The "alt-med" fad was the topic of the next chapter. From homeopathy to nutritional supplements, Specter addressed the effectiveness of each and concluded that few were of any value (of those that he did concede were some vitamins, calcium, and folic acid for pregnant women). And worse, many were outright harmful. One example he cited was that of Ephedra, a drug that "boosts adrenaline, stresses the heart, raises blood pressure, and is associated with an increased risk of heart attack, stroke, anxiety, psychosis, and death." Which is probably why the FDA finally banned it, causing outrage in the alt-med community, because, yet again, "[b]elief outranks effectiveness."
The bigger problem I, and Specter see, is that this nonsensical belief takes funding away from research that has true potential. In no case is this more true than the alt-med one, in which the denialism camp has fought so hard, they've conned the US government into funding a major scientific organization, the National Center for Complementary and Alternative Medicine (NCCAM), to review treatments that have already been demonstrated not to work.
This organization does operate scientifically, doing rigorous tests and coming to valid conclusions, the point is that these reviews shouldn't need to be done in the first place. Instead, we now spend $121 million annually to tell ourselves what we already knew: None of these "medicines" work. Thus far, the NCCAM has not approved a single treatment. Compare this amount with the funding for autism research from the government in a year which is only $118 million. Bunk science gets more funding?!
The last of the body chapters was on the need to recognize geographical background (or race) as an important consideration in medicine and how the taboo of race has largely prevented research into how differences in people of different lineages affects their responses to medicines. Again, the message is clear: while we deny the science, people die.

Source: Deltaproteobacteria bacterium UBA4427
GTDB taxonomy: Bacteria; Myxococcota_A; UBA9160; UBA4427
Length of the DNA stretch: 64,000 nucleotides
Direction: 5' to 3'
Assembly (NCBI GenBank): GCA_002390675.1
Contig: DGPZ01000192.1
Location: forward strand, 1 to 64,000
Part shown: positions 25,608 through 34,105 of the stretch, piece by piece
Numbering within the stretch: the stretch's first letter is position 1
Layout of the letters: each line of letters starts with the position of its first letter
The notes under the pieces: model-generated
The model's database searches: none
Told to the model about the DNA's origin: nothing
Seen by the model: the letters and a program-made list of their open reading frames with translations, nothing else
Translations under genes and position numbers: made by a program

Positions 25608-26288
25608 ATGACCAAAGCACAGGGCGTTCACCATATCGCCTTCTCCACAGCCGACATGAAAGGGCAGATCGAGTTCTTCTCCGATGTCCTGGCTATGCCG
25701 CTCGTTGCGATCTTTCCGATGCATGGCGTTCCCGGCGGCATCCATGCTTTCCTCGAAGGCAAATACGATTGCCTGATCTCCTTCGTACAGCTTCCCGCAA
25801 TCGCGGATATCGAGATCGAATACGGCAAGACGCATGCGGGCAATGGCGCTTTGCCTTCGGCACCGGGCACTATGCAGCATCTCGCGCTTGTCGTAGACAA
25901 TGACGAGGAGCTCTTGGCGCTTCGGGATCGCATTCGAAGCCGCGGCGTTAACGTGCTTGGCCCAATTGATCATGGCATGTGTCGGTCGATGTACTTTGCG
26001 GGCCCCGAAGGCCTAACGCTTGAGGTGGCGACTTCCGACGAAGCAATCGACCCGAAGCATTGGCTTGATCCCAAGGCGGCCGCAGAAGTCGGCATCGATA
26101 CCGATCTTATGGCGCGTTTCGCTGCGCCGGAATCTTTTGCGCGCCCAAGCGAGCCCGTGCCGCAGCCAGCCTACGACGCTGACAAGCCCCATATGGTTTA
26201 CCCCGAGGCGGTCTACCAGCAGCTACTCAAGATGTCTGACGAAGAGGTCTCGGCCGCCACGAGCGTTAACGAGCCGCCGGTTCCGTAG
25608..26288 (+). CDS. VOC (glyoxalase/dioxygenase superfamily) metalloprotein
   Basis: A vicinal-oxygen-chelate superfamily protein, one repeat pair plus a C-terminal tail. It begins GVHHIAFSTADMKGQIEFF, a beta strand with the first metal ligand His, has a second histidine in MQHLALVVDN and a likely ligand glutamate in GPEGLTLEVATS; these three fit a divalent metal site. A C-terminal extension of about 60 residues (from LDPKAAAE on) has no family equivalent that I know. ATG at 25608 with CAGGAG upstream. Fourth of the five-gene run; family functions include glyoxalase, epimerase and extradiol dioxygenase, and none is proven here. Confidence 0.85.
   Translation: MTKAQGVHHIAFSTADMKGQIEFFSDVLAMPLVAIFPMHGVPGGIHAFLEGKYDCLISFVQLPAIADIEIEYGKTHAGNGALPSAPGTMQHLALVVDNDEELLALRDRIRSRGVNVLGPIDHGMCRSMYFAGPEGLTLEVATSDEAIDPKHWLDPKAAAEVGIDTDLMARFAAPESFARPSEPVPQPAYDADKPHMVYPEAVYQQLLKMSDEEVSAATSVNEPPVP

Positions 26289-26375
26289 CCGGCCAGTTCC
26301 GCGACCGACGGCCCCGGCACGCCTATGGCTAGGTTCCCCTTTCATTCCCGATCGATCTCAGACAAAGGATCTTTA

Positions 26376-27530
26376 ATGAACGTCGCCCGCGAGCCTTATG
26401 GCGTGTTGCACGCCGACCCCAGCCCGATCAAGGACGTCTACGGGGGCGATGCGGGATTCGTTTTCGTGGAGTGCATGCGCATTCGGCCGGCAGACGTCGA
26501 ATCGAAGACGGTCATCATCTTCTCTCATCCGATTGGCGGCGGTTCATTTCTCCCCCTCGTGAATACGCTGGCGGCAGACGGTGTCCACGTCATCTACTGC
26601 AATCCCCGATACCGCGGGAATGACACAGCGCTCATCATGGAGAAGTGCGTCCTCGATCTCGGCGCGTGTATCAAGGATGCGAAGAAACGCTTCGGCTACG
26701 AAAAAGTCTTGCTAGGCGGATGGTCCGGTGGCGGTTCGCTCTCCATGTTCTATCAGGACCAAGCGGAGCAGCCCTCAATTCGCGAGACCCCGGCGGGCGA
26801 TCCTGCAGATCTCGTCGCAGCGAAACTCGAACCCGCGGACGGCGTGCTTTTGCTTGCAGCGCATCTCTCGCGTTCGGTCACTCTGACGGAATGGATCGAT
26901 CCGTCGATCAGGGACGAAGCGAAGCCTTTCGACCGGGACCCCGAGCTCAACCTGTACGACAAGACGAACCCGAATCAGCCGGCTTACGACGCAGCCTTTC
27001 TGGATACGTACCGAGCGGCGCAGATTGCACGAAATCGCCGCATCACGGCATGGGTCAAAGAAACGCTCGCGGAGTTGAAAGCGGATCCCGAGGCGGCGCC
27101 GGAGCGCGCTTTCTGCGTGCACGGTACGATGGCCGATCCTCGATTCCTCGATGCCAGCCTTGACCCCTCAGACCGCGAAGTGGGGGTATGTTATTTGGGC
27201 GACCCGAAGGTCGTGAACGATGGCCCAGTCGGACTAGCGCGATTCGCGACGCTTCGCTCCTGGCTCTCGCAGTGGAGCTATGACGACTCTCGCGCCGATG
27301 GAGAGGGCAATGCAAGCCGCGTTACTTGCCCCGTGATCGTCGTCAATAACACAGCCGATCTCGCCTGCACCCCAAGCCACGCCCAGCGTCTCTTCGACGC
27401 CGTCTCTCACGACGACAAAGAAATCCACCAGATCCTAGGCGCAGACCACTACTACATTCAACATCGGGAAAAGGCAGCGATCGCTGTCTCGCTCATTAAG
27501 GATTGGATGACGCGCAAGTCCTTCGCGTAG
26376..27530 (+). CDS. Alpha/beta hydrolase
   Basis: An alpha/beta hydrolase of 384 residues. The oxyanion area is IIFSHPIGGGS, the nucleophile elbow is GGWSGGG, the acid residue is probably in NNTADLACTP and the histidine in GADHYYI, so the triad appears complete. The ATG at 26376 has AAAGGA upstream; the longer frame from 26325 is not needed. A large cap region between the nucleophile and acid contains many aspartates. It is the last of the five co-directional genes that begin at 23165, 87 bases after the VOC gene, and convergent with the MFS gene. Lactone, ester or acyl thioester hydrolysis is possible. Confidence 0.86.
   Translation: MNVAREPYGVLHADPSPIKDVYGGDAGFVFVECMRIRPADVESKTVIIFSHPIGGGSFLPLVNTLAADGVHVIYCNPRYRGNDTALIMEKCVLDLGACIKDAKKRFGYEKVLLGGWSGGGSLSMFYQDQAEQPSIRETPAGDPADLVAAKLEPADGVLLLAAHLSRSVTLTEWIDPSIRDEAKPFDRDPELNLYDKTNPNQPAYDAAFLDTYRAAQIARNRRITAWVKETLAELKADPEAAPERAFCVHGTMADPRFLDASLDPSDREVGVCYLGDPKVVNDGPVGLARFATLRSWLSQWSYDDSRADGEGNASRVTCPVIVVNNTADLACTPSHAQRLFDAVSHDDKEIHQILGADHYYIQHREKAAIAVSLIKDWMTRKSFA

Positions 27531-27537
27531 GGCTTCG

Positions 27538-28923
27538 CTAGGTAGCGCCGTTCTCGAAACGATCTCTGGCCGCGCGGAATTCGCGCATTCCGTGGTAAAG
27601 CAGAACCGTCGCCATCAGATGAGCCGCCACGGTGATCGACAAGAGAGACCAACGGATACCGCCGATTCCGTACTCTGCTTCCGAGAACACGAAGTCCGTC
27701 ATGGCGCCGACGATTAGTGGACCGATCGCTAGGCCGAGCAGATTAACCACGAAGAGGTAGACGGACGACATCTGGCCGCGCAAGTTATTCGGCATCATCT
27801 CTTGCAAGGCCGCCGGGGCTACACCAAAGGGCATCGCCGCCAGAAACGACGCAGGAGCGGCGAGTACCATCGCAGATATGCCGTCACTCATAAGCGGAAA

Specter concludes with a somewhat hopeful note. He discusses the potential of synthetic biology, real Intelligent Design of organisms, to change our manufacturing processes and potentially assist in everything from energy production, to cleaning up the atmosphere, to creating medicines. It's a rather utopian ideal, but the message is clear for anyone that's been paying attention; this could be our future. Are we going to let fear take it away?
Overall, I think the book was extremely well written. My worst criticism is that it didn't go far enough. Many of the points could have been spelled out even more instead of letting readers draw the conclusions that the material points them to. After all, the people that most desperately need to read such a book, can't seem to draw intelligent conclusions for themselves. Without this, the book is little more than preaching to the choir, but I think this stems from another major point that Specter didn't address, which is the root cause of denialism.
While I agree that fear is a major component of it, I think there's another component that was completely overlooked which is that of the general level of scientific ignorance in the world. But such points weren't really the topic of the book. After all, the subtitle was "How irrational thinking hinders scientific progress", not "Why is there irrational thinking". Ultimately, I think the latter is a far thornier topic and there's no single answer. Rather, there are many, only one of which Specter touched on. I'd love to see another book on that latter topic though. I think this, along with such a book on the "why", as well as some other books illustrating other harms of pseudoscience could easily be bundled together to make one of the most important arguments for rational thinking today.
So while others may criticize this book for its incompleteness, I think it's fine. It fulfilled the goals set out by its subtitle. There definitely need to be more, but that's the job of other books.